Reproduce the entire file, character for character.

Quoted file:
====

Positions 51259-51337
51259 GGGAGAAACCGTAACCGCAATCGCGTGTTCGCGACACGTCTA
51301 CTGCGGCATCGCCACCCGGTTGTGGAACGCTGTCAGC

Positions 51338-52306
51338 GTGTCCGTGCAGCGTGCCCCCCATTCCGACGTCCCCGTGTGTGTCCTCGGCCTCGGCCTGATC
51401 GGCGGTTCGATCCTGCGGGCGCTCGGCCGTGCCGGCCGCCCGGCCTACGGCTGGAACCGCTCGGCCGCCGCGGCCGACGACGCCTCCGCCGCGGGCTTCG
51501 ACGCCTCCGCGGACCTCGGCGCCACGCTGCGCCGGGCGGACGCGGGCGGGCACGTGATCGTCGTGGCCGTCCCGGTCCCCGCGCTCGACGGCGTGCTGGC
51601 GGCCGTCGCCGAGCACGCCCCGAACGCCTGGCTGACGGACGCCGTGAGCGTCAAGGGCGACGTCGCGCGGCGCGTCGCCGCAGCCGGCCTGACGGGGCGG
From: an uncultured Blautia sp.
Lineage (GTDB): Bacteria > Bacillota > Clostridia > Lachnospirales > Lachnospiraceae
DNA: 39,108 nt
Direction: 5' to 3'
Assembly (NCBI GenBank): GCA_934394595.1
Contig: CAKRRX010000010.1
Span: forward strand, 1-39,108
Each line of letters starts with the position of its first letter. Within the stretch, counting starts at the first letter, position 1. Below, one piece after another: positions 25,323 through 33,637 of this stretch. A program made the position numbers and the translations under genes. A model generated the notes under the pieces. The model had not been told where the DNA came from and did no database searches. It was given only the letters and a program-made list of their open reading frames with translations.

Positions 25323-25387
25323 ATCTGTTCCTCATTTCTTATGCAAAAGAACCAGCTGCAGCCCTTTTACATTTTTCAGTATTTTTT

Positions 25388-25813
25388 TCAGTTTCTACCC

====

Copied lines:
Positions 51259-51337
51259 GGGAGAAACCGTAACCGCAATCGCGTGTTCGCGACACGTCTA
51301 CTGCGGCATCGCCACCCGGTTGTGGAACGCTGTCAGC

Positions 51338-52306
51338 GTGTCCGTGCAGCGTGCCCCCCATTCCGACGTCCCCGTGTGTGTCCTCGGCCTCGGCCTGATC
51401 GGCGGTTCGATCCTGCGGGCGCTCGGCCGTGCCGGCCGCCCGGCCTACGGCTGGAACCGCTCGGCCGCCGCGGCCGACGACGCCTCCGCCGCGGGCTTCG
51501 ACGCCTCCGCGGACCTCGGCGCCACGCTGCGCCGGGCGGACGCGGGCGGGCACGTGATCGTCGTGGCCGTCCCGGTCCCCGCGCTCGACGGCGTGCTGGC
51601 GGCCGTCGCCGAGCACGCCCCGAACGCCTGGCTGACGGACGCCGTGAGCGTCAAGGGCGACGTCGCGCGGCGCGTCGCCGCAGCCGGCCTGACGGGGCGG
From: an uncultured Blautia sp.
Lineage (GTDB): Bacteria > Bacillota > Clostridia > Lachnospirales > Lachnospiraceae
DNA: 39,108 nt
Direction: 5' to 3'
Assembly (NCBI GenBank): GCA_934394595.1
Contig: CAKRRX010000010.1
Span: forward strand, 1-39,108
Each line of letters starts with the position of its first letter. Within the stretch, counting starts at the first letter, position 1. Below, one piece after another: positions 25,323 through 33,637 of this stretch. A program made the position numbers and the translations under genes. A model generated the notes under the pieces. The model had not been told where the DNA came from and did no database searches. It was given only the letters and a program-made list of their open reading frames with translations.

Positions 25323-25387
25323 ATCTGTTCCTCATTTCTTATGCAAAAGAACCAGCTGCAGCCCTTTTACATTTTTCAGTATTTTTT

Positions 25388-25813
25388 TCAGTTTCTACCC